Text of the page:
Laurie is Jack’s woman, but he doesn’t always treat her as well as he should, suspecting her of infidelity and having a lack of trust, which later backfires on him. She is gorgeous, long haired-blonde, tall, skinny and sexy, with a toughie voice and lurid smile. She is the first super-model of the four. As a teen, she is neglected by her father, and she lost her mother at a young age.

Jarris is Keith’s girl and marriage partner, abused by her own father which forces her to become very tough and thick-skinned, with flowing red hair and high-pitched voice, and very skinny even before she started modeling and later developed several profitable businesses. She and Laurie are often antagonists, but friends the same.

Mo is Bryan’s wife, though their marriage is rocky despite having three boys. While Bryan’s folks are confirmed atheists, Mo’s father is an Anglican vicar! Only her father calls her by her real name, Maureen. She is red haired, medium length, large boned, but thin enough to model. She is manipulative when it comes to her husband, with consequences for both.

Other women-

There are several groupies mentioned, but one in particular stands out–Princess Tina of the fictitious principality called Leandro, set inside the Italian peninsula. She is Tom’s ‘only love’ and due to his ‘low birth’ he must meet with her in secret. He has a very good reason for wanting to associate with her and her kind, aristocrats and other wealthy folks. Another one that becomes important and is in The Prodigal Band is Julie, a classmate of Mick’s in Music School and later a lover. She plays first chair violin in the city orchestra.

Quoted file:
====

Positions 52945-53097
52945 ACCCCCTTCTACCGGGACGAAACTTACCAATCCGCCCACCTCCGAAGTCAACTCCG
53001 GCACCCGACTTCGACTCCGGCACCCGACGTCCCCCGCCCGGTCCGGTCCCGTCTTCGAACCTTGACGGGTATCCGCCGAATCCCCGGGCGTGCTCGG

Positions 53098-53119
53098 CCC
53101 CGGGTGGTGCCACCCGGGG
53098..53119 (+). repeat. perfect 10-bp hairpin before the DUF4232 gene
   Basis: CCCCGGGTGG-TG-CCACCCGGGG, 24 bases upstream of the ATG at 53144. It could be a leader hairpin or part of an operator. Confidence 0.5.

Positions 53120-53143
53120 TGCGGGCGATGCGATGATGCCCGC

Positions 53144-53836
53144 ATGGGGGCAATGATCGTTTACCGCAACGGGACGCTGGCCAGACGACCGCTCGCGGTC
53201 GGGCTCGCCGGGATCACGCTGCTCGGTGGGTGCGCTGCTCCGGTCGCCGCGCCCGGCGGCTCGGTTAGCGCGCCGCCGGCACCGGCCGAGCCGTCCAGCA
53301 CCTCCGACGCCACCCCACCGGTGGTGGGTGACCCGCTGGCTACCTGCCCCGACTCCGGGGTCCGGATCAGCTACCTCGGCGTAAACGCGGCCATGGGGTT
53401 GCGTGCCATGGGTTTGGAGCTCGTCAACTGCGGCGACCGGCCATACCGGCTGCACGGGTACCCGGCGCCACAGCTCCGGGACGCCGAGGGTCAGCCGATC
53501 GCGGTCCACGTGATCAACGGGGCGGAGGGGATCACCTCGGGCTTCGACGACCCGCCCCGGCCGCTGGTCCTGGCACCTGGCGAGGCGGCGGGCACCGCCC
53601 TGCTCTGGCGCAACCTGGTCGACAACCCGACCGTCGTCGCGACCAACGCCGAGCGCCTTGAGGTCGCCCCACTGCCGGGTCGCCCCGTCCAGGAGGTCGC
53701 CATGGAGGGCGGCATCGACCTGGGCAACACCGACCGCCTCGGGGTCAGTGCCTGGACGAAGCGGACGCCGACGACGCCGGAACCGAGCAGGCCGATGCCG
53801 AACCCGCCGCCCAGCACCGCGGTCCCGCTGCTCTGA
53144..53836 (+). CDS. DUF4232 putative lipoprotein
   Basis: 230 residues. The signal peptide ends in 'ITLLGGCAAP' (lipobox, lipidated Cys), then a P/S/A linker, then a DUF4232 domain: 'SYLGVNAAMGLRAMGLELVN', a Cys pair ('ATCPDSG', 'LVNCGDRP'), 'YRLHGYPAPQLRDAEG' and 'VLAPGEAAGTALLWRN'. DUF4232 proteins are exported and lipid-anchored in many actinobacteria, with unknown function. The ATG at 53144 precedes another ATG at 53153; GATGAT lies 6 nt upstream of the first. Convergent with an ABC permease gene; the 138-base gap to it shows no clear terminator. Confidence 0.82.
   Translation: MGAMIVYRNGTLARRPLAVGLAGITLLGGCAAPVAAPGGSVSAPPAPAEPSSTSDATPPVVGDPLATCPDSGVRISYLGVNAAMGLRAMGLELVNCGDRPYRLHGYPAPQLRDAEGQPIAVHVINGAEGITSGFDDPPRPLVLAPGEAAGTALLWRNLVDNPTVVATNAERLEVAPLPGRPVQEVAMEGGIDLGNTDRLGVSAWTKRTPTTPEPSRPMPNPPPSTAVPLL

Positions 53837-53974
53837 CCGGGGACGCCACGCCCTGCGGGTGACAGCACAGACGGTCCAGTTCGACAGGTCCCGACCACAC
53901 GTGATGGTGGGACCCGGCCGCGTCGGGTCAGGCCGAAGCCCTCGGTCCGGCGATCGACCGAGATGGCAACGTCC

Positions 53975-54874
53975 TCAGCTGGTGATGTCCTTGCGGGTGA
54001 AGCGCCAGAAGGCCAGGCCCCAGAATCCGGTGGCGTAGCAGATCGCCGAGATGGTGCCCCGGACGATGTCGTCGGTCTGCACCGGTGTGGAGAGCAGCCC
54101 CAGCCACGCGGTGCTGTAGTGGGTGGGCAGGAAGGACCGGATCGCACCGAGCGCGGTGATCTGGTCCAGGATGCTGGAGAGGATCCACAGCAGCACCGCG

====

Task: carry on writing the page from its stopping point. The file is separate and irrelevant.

And finally there is Morwenna, but she is as much spiritual in nature as human, and will be discussed in a future post.

To Heck With the ‘Consensus’: Try it Anyway

There are Blogs or Sites within the writer-author community here on WordPress doing great, and there are those not doing great, just as there are authors mega-selling and those who aren’t. I’m not going to get into the reasons for that (except to say that if you aren’t a ‘celebrity’ you’re likely not going to be a ‘mega-seller’ until you become one!)

And how does one become a ‘celebrity’? I’ll sum it up in one word: consensus.

Here is how the consensus works, for examples.

The consensus ‘greatest rock band of all time’ is the Beatles, and nothing any other rock band does is going to change that, even if some band comes along in five years to revive this music genre that has–mainstream, anyway–fallen by the wayside somewhat as ‘everyone’ (according to the consensus) has now made rap, hip-hop, or ‘pop’ music their favorite (again, I’m not going to get into why this has happened, but I think it’s obvious why this has happened. The proof? Guitar companies like Gibson have declared bankruptcy, and guitar seller-outlets have also…because rock music isn’t THE popular genre it once was). Remember, this is the consensus, not necessarily the truth. And another thing: this is only true ‘consensus-wise’ in the US. In Europe it is still likely number one, and it has been growing in Asia for years.